Rhythm Thief Perfectly Combines Elite Beat Agents and Ghost Trick on the 3DS

Geek Culture

Rhythm ThiefRhythm Thief

Rhythm Thief

I like to keep tabs of upcoming games I think I’ll like, but every now and again I’m completely blindsided by a game not on my radar. Rhythm Thief and the Emperor’s Treasure wasn’t really on my gaming map before last Friday when I got to play through the adventure. Within minutes I was transfixed and it has become one of my favorite 3DS games. It’s simply magical.

It combines rhythm-action game play of Elite Beat Agents, the fully animated storytelling of Professor Layton, and the style and presentation of Ghost Trick. All I had really heard about before playing it was the musical elements, but these form only a small part of the whole ensemble.

Rhythm Thief is set in Paris and follows young Raphael, a known thief who steals artifacts and then returns them a few days later. He was abandoned by his father, leaving him only a coin brandishing an odd symbol. Raphael soon discovers this symbol in different works of art and sets about stealing them. The plot thickens when he meets another orphan Maria, who also has the same symbol on her violin.

Violin ChallengeViolin Challenge

Violin Challenge

The musical elements of the game make great use of the 3DS buttons, touch screen and gyroscope to engage you in the various musical challenges. Some are action oriented, like the soccer battle where you have to press buttons at the right time to defend yourself from an aggressive soccer player. Others are melancholy and more musical, like the simply beautiful moment that you help Maria play a classical piece of music on her violin using the touch screen to bow each note.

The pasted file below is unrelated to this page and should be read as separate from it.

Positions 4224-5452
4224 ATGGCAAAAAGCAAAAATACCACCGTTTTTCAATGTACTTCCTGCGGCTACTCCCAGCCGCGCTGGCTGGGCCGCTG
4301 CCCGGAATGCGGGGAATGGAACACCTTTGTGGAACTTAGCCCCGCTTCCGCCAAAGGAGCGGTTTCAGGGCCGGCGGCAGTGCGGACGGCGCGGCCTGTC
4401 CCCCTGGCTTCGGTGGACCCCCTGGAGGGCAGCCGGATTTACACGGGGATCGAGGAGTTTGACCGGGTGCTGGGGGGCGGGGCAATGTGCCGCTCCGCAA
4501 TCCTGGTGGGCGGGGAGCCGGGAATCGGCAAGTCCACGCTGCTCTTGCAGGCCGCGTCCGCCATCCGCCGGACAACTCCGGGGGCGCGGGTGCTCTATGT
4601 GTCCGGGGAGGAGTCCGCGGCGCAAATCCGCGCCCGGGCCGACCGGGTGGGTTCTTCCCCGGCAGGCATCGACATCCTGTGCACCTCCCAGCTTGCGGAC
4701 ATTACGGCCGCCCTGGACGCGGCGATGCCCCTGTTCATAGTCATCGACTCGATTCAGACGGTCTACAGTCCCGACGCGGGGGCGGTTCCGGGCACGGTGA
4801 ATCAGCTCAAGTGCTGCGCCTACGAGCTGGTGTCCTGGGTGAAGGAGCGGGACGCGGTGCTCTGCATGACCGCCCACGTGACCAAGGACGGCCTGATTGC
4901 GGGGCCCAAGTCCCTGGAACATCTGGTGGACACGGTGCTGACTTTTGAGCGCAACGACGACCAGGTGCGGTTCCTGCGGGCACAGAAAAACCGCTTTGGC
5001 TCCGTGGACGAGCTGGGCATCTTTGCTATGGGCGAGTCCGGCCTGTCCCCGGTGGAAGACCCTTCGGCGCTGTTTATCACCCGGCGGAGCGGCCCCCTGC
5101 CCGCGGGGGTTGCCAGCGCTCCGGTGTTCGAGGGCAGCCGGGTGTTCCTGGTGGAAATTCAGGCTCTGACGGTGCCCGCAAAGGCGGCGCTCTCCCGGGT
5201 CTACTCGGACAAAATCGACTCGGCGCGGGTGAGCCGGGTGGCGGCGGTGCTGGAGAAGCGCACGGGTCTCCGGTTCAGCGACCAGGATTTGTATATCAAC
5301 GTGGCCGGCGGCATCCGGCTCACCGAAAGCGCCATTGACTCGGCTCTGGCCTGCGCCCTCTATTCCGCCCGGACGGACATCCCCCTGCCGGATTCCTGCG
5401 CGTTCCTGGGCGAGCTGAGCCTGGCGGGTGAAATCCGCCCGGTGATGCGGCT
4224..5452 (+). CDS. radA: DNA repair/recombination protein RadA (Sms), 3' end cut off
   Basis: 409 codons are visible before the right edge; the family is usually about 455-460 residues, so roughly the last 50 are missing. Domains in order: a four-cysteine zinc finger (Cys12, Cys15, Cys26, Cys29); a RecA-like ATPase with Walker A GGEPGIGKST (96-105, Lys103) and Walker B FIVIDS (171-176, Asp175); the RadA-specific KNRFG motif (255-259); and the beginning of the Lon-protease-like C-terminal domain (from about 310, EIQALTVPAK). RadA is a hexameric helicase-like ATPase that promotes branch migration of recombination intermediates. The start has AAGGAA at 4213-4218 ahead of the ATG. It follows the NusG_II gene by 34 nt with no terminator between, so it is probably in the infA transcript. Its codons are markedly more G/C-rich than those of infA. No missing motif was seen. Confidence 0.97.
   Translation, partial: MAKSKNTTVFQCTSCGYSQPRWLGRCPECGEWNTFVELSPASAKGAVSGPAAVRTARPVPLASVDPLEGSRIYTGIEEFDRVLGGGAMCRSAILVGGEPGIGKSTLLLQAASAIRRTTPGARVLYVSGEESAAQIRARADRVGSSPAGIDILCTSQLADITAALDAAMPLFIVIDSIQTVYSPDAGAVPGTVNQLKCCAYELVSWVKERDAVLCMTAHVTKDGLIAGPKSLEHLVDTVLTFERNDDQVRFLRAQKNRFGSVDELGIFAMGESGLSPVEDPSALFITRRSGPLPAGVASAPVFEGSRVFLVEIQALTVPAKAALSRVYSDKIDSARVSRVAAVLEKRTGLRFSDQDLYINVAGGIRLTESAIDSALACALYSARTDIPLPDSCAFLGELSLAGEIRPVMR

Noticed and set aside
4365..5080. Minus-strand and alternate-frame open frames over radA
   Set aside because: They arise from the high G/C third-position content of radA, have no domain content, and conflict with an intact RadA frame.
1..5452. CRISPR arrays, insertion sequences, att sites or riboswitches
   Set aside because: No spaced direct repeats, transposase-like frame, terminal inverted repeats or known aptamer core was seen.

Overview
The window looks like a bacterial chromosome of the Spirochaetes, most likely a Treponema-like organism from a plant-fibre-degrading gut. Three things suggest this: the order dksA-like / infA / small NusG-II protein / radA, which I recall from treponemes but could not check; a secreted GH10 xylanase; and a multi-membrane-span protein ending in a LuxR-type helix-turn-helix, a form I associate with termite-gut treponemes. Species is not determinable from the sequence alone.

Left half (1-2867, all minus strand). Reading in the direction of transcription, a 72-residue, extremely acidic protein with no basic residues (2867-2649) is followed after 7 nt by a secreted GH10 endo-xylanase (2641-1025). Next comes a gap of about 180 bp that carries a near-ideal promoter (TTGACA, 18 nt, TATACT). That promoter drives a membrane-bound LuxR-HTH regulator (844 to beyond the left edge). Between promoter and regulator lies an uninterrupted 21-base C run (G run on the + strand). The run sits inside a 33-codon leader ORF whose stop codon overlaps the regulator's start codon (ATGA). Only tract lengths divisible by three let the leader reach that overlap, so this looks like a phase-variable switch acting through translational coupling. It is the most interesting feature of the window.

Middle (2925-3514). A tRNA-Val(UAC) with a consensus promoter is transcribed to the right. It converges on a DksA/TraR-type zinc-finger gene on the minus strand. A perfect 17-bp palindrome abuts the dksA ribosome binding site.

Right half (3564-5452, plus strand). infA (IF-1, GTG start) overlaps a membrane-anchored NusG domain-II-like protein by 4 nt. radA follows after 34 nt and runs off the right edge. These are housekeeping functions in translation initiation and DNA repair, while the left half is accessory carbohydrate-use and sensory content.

As I said in my review of Rhythm Thief on GamePeople, it’s the way that these musical sections are integrated into the main story, as well as the exploration, fetch-quests and cartoon segments that make this such an enjoyable game. In fact my kids seem to enjoy these other elements just as much as the rhythm action elements.

After a bit of hunting around I discovered that Rhythm Thief‘s developer, Xeen, was created from Video System, the team responsible for Mario Kart Arcade. The size of the studio (over 100 strong) and their previous focus on arcade games may be the reason for the level of quality and depth here.

But now the bad news, although it was out in Japan in January and hits Europe early April it won’t arrive in the US until July. This is where the 3DS’s region lock really hurts us early adopters. However, if you haven’t yet drunk deep from Ghost Trick, Elite Beat Agents or Professor Layton these games are an excellent way to pass the time, and ready yourself for Rhythm Thief.

Wired: The best bits of Elite Beat Agents, Ghost Trick and Professor Layton in one magnificent bundle.

Tired: The uneven difficulty and not being able to quit some challenges without completing them.

Rhythm Thief and the Emperor’s Treasure is $39.99 to pre-order on Amazon and will be released July 10.


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